Holly, SFA's prize-winning palomino mare and her trainer, Michaelle Coker, SFA's equine center supervisor and adjunct faculty member, smile for the camera.

Athletes often spend years training to perfect their skills and preparing their bodies to compete at the highest level. And this SFA athlete's training was no different, except she only had five months to prepare for one of the biggest competitions of her life, and she had two additional legs to get ready.

Her registered name is Missbehavenhollywood, but to those at the SFA Equine Center, the four-legged phenomenon is simply known as Holly.

The Colorado-raised mare was acquired by SFA just 10 months ago from former owner Nancy Batzloff, who decided to step away from the horse business, but not before she found the perfect home for the 10-year-old palomino. Luckily, she was directed to SFA's Walter C. Todd Agricultural Center and Equine Center supervisor and adjunct faculty member, Michaelle Blake Coker.

"I knew Holly would be well taken care of at SFA and by Michaelle. I also knew Holly would always have a job, because the students would be able to ride and keep her in shape," Batzloff said.

Holly, who is valued at $25,000, was registered to SFA's equine donation program in February. The Palomino Horse Breeders of America World Championships was scheduled for July, and Coker hoped to showcase Holly's athletic abilities in that arena. So, she wasted no time getting to work.

It did not take long for the center's supervisor to realize just how special the newest addition was to the barn. "Holly is one of the hardest-stopping, fastest-spinning horses I have ever had the privilege to ride, and she definitely knows the difference between the practice pen and the show arena," Coker said.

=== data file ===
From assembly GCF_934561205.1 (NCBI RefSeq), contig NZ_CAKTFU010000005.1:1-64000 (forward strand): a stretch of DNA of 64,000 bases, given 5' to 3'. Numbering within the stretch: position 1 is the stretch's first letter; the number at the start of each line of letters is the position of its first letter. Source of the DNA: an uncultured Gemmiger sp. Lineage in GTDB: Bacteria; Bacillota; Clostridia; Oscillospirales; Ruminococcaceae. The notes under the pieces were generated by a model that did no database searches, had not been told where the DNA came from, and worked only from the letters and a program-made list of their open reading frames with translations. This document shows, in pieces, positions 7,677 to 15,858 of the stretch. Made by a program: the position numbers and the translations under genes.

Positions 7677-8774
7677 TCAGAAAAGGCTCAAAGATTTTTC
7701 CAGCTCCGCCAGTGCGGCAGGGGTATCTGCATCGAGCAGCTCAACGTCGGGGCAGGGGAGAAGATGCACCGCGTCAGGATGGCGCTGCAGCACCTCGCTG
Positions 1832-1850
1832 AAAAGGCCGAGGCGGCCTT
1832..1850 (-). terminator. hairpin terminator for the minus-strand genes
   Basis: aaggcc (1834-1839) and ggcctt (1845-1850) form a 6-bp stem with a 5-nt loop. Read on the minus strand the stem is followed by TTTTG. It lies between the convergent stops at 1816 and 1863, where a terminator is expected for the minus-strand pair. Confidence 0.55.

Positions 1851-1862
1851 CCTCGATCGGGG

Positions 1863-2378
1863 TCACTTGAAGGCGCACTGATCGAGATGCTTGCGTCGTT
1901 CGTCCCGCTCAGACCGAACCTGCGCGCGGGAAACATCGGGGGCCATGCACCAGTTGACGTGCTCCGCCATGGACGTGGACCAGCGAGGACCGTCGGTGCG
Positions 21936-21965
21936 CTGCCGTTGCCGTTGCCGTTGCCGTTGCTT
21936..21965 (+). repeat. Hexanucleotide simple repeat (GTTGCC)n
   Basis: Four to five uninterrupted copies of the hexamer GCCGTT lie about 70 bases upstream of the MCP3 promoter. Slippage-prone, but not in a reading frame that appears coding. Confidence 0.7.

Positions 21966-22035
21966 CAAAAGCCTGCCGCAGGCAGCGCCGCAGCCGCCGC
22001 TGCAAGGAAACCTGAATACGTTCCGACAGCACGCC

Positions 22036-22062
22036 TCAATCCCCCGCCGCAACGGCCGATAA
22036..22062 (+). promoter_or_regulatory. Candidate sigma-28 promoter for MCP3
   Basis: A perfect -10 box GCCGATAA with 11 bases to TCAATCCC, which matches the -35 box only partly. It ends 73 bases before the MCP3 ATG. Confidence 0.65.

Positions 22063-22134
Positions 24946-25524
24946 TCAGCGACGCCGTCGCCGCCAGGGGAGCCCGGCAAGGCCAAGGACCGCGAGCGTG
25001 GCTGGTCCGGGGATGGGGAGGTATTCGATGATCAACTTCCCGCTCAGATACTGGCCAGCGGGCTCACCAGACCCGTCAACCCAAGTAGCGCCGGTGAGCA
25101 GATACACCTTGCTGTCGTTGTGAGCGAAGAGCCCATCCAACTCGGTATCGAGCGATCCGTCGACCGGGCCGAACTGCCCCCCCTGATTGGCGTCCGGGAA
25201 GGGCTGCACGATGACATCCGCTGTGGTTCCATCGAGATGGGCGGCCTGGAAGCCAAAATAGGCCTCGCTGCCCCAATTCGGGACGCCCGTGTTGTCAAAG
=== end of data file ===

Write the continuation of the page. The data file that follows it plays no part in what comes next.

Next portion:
The dynamic duo worked meticulously and qualified for the world show in Tunica, Mississippi.

Earning the right to exhibit at the World Championships was a lifetime achievement for both ladies. The team headed east to compete in two classes-open senior reining and open ranch riding. The day of the show, the two entered the arena proudly displaying their SFA purple pride.

"I was experiencing a whole new stress level when we competed," Coker admitted. "Yet, Holly knew what to do, and she did it well. I was extremely proud of her runs."

During the awards presentation, which was held on horseback in the arena in front of spectators, the announcer worked his way up the placings list. As Coker waited patiently, she began to sense victory.

Holly received reserve world champion honors in the open senior reining class and tied for top-10 honors in open ranch riding. The duo triumphed, securing a neck ribbon for Holly and distinguished ribbon for Coker, a plaque, a jacket and memories to last a lifetime.

Coker said the trip to Mississippi was quite an experience, but admitted the recognition at the national level with an SFA athlete was worth the 13-hour haul.

"This achievement brings our university to the forefront of the collegiate equine world. Being able to take on this project, work day in and day out, and then secure reserve world champion honors is validation that our equine program can be great," Coker said.

With this title, SFA now claims an honor many other university equine programs can't-a reserve world champion that was owned by the university at the time of exhibition.

"The improvement in SFA's equine program in the past few years is amazing," Batzloff said. "I would love to see this program continue to grow and prosper, and maybe even incorporate a breeding program that could utilize Holly."

The golden goddess, who has been jokingly nicknamed "sheep dog" due to her flowy forelock-the part of the horse's mane that extends from the top of the head, between the ears, onto the face-has certainly earned her place of honor at SFA.

Currently, she is enjoying a well-deserved rest but will again assist the program at the beginning of the year by being exhibited or bred.

The donation program enrollment period is approximately three years. In February 2018, Coker and SFA's Department of Agriculture will determine Holly's educational value, as well as examine her continued significance to the equine program.

As far as Coker is concerned, "Holly looks perfect in purple and will have a forever home at SFA as a forever Ladyjack."